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Recent progress in the study of G protein-coupled receptors with molecular dynamics computer simulations. Biochim Biophys Acta

Department of Biochemistry and Biophysics, University of Rochester Medical Center, Rochester, NY, USA.
Biochimica et Biophysica Acta (Impact Factor: 4.66). 03/2011; 1808(7):1868-78. DOI: 10.1016/j.bbamem.2011.03.010
Source: PubMed

ABSTRACT G protein-coupled receptors (GPCRs) are a large, biomedically important family of proteins, and the recent explosion of new high-resolution structural information about them has provided an enormous opportunity for computational modeling to make major contributions. In particular, molecular dynamics simulations have become a driving factor in many areas of GPCR biophysics, improving our understanding of lipid-protein interaction, activation mechanisms, and internal hydration. Given that computers will continue to get faster and more structures will be solved, the importance of computational methods will only continue to grow, particularly as simulation research is more closely coupled to experiment.

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    • "GPCRs, like other integral membrane proteins, require a lipid membrane environment to remain folded. Thus, it is challenging to find conditions to over express and purify them [5]. The Beta 3-adrenergic receptor (b3-AR) belongs to the beta adrenergic receptor subfamily Class A GPCR. "
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    ABSTRACT: Beta 3-Adrenergic receptors (β3-AR), belonging to the G-protein coupled receptor family, are known to be involved in important physiological functions as intestinal smooth muscle relaxation, glucose homeostasis etc. Detailed insight into the mechanistic mode of β3-AR is not known. Molecular dynamic simulations (100ns) were performed on the 3-D molecular model of β3-AR and complexes of β3-AR with potential agonists embedded in 2-dipalmitoyl-sn-phosphocholine (DPPC) bilayer - water system using OPLS (Optimized Potentials for Liquid Simulations) force field to gain structural insight into β3-AR. The detailed structural analysis of the molecular dynamic trajectories reveal that the helical bundle conformations remain well preserved to maintain a conformation similar to the other X-ray solved G-protein coupled receptors, whereas significant flexibility is observed in intracellular and the extracellular loops region. The formation of extensive intra helical and water mediated H-bonds, and aromatic stacking interactions play a key role in stabilizing the transmembrane helical bundles. These interactions might be specific to the functional motifs such as D(E)RY, CWxP, S(N)LAxAD, SxxxS and NPxxY motifs which provide structural constraints on the β3-AR. The compound 3, 4 and 6 are proposed to act as scaffolds for potential agonists for β3-AR based on stereochemical and energetic considerations. In lieu of the lack of the crystal structure available, the findings of the simulation study provides more comprehensive picture of the functional properties of the β3-AR.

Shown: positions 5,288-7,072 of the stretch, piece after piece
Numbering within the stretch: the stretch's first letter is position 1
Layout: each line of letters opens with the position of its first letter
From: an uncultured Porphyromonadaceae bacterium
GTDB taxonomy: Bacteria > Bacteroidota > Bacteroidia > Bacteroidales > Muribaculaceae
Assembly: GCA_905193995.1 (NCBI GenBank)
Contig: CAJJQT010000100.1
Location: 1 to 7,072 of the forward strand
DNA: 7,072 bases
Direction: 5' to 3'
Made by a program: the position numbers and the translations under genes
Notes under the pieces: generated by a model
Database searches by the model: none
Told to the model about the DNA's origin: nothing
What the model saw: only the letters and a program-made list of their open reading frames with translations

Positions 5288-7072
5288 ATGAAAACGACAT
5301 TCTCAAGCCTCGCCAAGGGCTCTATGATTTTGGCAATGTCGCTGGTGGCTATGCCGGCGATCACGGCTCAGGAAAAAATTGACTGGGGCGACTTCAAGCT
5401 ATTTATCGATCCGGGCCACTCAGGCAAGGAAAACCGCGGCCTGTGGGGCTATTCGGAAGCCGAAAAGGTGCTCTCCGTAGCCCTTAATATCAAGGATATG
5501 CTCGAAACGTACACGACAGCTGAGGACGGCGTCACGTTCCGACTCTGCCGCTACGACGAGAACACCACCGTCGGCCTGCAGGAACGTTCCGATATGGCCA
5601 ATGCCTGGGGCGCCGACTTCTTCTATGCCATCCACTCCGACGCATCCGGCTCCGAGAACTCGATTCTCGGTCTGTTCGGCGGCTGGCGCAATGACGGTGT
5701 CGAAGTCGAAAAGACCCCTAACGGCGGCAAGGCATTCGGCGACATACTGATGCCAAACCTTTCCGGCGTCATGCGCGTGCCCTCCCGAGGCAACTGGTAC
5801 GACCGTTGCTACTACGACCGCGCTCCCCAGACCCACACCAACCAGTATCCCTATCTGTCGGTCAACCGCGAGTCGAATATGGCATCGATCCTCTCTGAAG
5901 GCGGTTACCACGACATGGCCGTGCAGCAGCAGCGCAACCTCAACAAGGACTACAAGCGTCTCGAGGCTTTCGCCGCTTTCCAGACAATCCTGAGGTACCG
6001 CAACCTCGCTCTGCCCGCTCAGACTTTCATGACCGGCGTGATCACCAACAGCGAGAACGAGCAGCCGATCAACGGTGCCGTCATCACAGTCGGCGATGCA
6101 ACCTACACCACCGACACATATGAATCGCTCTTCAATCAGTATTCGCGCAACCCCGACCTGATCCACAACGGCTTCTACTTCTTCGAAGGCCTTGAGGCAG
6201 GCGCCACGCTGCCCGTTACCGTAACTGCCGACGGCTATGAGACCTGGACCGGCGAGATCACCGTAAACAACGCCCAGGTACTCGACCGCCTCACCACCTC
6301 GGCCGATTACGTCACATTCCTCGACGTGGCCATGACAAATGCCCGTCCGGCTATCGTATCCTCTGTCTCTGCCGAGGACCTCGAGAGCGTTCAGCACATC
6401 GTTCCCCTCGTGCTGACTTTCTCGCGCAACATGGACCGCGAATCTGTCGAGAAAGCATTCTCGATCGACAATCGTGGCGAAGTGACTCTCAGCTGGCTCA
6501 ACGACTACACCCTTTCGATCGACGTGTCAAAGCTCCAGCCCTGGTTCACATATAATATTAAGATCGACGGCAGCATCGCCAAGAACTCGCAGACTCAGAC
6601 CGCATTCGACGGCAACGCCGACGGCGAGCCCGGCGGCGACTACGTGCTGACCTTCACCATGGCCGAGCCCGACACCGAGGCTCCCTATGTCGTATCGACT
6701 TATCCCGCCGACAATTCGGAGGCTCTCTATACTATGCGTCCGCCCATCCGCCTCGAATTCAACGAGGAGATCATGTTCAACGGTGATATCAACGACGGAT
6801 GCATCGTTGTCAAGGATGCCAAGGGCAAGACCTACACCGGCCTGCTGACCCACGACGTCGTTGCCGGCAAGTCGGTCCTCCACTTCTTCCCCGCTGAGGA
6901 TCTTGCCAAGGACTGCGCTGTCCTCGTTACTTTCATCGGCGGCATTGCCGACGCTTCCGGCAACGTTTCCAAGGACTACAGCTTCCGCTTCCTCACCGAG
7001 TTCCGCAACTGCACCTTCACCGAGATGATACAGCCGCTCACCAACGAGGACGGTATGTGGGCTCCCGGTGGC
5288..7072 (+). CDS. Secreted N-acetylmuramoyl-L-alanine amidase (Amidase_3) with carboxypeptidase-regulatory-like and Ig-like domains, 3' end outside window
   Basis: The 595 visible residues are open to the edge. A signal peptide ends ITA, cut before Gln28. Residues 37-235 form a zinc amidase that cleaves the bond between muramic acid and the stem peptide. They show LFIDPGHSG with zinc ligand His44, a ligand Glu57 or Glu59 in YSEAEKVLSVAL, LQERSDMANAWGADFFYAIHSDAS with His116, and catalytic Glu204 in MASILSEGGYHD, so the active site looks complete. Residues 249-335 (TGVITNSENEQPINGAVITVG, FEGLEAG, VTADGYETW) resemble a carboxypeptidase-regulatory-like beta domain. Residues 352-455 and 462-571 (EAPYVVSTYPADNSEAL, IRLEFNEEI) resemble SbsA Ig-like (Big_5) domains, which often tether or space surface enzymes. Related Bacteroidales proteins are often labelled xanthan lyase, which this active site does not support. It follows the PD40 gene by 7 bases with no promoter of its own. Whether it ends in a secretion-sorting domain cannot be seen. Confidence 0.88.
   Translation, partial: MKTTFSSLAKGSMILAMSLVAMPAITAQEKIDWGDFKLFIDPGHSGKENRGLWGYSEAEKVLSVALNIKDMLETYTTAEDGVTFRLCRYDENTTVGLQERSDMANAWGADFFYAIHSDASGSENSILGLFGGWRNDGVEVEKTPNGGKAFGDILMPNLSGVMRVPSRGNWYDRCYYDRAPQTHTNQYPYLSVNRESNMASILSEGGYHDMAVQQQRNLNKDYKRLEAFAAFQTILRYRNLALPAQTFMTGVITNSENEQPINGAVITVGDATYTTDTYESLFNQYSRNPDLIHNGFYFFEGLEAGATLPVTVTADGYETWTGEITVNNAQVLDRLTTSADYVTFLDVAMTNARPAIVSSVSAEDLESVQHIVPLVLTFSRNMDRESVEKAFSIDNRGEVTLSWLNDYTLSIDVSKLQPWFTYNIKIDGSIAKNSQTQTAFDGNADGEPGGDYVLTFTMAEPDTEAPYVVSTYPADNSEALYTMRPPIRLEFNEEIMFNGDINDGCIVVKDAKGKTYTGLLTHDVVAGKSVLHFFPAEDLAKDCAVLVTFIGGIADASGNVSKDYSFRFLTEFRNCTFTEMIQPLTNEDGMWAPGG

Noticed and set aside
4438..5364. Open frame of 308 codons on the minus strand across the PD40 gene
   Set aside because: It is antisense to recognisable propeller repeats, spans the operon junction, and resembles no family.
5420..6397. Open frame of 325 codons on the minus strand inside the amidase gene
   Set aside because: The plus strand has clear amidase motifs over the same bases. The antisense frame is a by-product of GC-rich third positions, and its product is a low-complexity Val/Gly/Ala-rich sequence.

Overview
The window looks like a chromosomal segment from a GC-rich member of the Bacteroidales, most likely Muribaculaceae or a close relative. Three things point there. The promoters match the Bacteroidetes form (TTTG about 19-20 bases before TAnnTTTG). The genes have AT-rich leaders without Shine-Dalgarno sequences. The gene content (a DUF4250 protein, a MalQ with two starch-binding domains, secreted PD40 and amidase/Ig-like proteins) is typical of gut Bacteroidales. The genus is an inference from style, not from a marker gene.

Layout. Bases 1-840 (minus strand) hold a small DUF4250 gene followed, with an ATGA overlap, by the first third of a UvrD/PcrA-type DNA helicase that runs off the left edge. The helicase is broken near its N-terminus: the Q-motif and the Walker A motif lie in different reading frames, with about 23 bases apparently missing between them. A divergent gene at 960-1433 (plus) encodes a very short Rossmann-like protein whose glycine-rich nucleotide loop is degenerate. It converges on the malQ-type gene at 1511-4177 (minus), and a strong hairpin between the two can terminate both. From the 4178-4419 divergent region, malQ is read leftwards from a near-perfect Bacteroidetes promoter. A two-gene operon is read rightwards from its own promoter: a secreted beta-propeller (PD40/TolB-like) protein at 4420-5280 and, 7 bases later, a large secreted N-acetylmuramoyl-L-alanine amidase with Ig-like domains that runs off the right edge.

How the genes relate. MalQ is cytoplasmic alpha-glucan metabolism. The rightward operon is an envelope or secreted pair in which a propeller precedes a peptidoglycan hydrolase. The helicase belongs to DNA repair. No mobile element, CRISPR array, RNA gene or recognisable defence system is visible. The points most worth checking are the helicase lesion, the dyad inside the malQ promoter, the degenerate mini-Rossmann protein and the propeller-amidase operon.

Biochimie 06/2014; 101. DOI:10.1016/j.biochi.2014.01.016 · 3.12 Impact Factor
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    • "This is broken on activation, and there has been some discussion on whether a proton moves from Glu181 in ECL2 to Glu113 3.28 . However, most theoretical studies imply that both glutamates retain the normal deprotonated ionization state during activation (Grossfield, 2011; Mertz et al., 2012). By default, most modeling programs protonate histidine at the delta position rather than the epsilon position, but see Neri et al. (2010) "